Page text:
24 Lemon Fancy
Lemon Fancy is so called because of its citrus fragrance. The flower petals are lavender, darkening as they reach the dark purple centers. One of the most sensitive types of geraniums, Lemon Fancy pelargonium is very vulnerable to cold temperatures and frost. In cooler climates you are advised to either grow Lemon Fancy outside, moving the plants undercover before the fall temperatures arrive, or to cultivate these attractive specimens as houseplants.
Despite the name, Lemon Fancy produces pink flowers.
25 Southcombe Double
Southcombe Double (G. X Oxonianum F. Thurstonianum) is, thanks to its powder puff-like flowers, one of the most eye-catching types of geraniums. Blooming in shades of salmon pink, the flowers sit on stems up to 16 inches above the green foliage. Initially around five petals appear, but as the season progresses the flowers fill out, adding a spectacular touch to borders, cottage gardens, planters and pots. You can also grow Southcombe Double as groundcover.
Caring for Different Types of Geraniums
Most types of geraniums are hardy in USDA Zones 5 to 8. Some varieties also tolerate planting in USDA Zone 9.
Geraniums are one of the easiest flowering plants to grow. They are ideal for growing outside in sunny, sheltered conditions. You can also grow them indoors in the sunroom or greenhouse. In return for just a little care all types of geraniums fill your garden with long lasting color and interest.
Planted in a sunny spot, these are easy to grow, long lasting flowers.
When planting, try to select a full sun position. Ideally your flowers should receive 6 to 8 hours of light every day. The majority of types of geraniums thrive in sunny spots. However, more delicate types may appreciate some protection from the afternoon sun. If your garden or greenhouse has little or no shade, a Black Sun Sunblock Shade Cloth can be used to protect sensitive plants.
The soil should be light and well draining. Most types of geraniums are pleasingly tolerant of different soil types but they tend to prefer a neutral or alkaline soil. Weed and work the soil over, removing stones and clumps, before planting.
If you are planting in hanging baskets or flower pots, use a peat-free multi-purpose compost. A product containing a slow release fertilizer either added in before purchase or worked in by yourself is ideal.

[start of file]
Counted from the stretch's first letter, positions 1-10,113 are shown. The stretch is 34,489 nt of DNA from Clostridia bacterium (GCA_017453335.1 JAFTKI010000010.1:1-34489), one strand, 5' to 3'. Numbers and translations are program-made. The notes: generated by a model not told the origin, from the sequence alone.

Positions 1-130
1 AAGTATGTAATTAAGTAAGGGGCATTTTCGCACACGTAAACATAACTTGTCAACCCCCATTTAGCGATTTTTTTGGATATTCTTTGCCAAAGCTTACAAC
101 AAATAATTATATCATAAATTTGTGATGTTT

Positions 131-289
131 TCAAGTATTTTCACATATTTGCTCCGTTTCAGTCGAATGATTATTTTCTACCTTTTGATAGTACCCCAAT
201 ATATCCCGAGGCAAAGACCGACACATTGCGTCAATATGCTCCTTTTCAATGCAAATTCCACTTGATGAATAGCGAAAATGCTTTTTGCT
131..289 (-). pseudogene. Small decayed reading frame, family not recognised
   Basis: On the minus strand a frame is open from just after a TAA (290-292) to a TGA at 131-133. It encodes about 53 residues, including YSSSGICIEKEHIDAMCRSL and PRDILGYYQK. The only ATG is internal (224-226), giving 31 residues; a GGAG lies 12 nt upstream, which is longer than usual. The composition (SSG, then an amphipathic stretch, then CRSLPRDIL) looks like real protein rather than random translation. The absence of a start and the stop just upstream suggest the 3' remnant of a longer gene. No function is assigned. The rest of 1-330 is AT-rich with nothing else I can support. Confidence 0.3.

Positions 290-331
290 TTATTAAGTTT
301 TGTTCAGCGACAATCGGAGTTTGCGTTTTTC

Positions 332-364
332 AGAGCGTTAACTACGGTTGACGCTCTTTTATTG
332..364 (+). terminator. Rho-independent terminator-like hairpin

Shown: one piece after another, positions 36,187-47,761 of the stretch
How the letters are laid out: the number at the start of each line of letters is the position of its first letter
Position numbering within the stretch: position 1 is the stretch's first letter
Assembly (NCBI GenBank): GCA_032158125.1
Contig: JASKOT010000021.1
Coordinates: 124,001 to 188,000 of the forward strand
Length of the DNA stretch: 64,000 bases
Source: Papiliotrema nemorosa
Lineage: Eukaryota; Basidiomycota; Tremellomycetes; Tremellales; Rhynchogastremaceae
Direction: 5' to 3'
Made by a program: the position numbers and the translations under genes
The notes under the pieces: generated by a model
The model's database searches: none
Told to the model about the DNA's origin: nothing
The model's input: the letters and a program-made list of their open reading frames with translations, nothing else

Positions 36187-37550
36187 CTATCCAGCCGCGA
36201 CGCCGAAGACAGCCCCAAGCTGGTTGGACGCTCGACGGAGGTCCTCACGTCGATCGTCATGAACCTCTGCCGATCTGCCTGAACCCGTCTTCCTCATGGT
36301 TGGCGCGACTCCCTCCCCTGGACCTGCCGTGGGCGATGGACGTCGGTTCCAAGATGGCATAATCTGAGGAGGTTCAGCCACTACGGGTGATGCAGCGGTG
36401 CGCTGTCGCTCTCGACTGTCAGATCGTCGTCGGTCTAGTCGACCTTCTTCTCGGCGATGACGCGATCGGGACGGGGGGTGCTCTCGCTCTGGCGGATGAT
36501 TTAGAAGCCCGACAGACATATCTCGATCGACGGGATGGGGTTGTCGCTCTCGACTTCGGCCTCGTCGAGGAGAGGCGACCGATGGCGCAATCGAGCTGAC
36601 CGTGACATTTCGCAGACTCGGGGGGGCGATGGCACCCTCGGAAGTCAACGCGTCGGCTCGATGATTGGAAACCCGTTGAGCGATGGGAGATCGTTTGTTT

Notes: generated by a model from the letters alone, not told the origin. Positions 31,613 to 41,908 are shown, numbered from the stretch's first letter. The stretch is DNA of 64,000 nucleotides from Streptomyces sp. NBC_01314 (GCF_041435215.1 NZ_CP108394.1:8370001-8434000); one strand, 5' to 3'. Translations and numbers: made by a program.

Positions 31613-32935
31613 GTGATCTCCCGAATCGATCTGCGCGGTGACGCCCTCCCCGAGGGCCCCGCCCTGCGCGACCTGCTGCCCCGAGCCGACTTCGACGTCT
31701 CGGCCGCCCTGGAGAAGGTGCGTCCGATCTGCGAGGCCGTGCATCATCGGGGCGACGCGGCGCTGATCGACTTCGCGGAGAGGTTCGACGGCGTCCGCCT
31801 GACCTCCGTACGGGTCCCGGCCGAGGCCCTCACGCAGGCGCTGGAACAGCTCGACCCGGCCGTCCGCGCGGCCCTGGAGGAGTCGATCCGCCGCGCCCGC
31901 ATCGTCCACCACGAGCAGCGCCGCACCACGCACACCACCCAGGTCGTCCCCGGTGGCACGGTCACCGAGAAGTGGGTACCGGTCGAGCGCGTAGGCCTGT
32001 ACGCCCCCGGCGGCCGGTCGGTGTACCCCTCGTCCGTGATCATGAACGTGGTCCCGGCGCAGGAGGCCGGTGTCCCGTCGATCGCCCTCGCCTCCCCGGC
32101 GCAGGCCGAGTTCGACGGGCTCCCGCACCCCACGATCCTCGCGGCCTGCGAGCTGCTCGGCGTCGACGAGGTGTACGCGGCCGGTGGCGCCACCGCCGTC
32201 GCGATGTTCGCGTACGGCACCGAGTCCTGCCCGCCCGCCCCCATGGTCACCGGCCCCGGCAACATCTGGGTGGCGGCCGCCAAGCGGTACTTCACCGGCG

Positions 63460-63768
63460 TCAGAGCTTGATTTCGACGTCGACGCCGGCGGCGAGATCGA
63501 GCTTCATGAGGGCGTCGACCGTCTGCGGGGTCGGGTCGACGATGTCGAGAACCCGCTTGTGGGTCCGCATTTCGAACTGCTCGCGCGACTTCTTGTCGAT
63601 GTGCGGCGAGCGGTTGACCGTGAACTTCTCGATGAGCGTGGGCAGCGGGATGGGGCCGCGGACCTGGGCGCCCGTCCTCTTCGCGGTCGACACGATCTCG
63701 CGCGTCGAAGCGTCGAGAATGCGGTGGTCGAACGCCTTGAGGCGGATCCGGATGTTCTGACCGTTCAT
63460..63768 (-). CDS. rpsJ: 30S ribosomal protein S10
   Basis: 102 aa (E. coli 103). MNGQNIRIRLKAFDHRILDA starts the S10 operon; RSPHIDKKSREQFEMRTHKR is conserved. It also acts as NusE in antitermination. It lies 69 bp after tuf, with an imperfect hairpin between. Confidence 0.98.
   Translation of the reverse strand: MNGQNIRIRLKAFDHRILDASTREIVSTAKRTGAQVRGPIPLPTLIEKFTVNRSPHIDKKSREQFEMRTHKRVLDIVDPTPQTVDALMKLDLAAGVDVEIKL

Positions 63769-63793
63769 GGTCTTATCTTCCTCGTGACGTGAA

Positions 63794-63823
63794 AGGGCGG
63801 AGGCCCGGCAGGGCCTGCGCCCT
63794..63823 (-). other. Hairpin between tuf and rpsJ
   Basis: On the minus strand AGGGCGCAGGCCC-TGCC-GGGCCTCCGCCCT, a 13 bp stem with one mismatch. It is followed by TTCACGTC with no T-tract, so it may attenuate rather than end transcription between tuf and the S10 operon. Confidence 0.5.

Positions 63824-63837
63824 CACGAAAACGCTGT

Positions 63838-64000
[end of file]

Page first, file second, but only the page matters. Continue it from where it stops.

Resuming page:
If you are cultivating the plants undercover, they require temperatures of 65 to 70 ℉ during the day and no cooler than 55 ℉ at night.
To plant, make a hole in the soil. It should be large enough to comfortably hold the pot currently holding your geranium. When you are happy with the size of the hole, remove your plant from its pot. Gently tease the roots apart and place in the hole. Backfill and water.
Space each plant 8 to 12 inches apart. The larger the variety the more space it requires.
Spacing the plants out gives them room to develop without the danger of overcrowding.
After planting, a layer of mulch can also be applied around the flowers. This helps the soil to retain moisture, ensuring that your plants don’t go thirsty during the warm summer days. Mulching also prevents the soil from getting too hot.
When to Water and Fertilize
Once established these are largely drought tolerant plants. This means that they may only require watering during prolonged dry spells. As the first flowers fade a good drink of water can encourage a second floral show to develop.
While most types of geraniums are not heavy feeders, the plants do benefit from a dose of high-potash fertilizer. Depending on the strength of the product, this can be applied once every 7 to 14 days during the summer months.
Do My Plants Require Pruning?
Most types of geraniums are small, compact plants. If planted correctly, even the tallest varieties rarely outgrow their position. This means that the plants rarely require pruning.
Regularly deadheading spent blooms encourages more flowers to form.
A little care and regular deadheading encourages the plants to flower throughout the summer months.
Taller specimens, especially if growing in mixed flower beds may require some support such as staking with a Jollybower Garden Stakes. This prevents them from bending over when in full bloom, blocking out the light from reaching smaller flowers.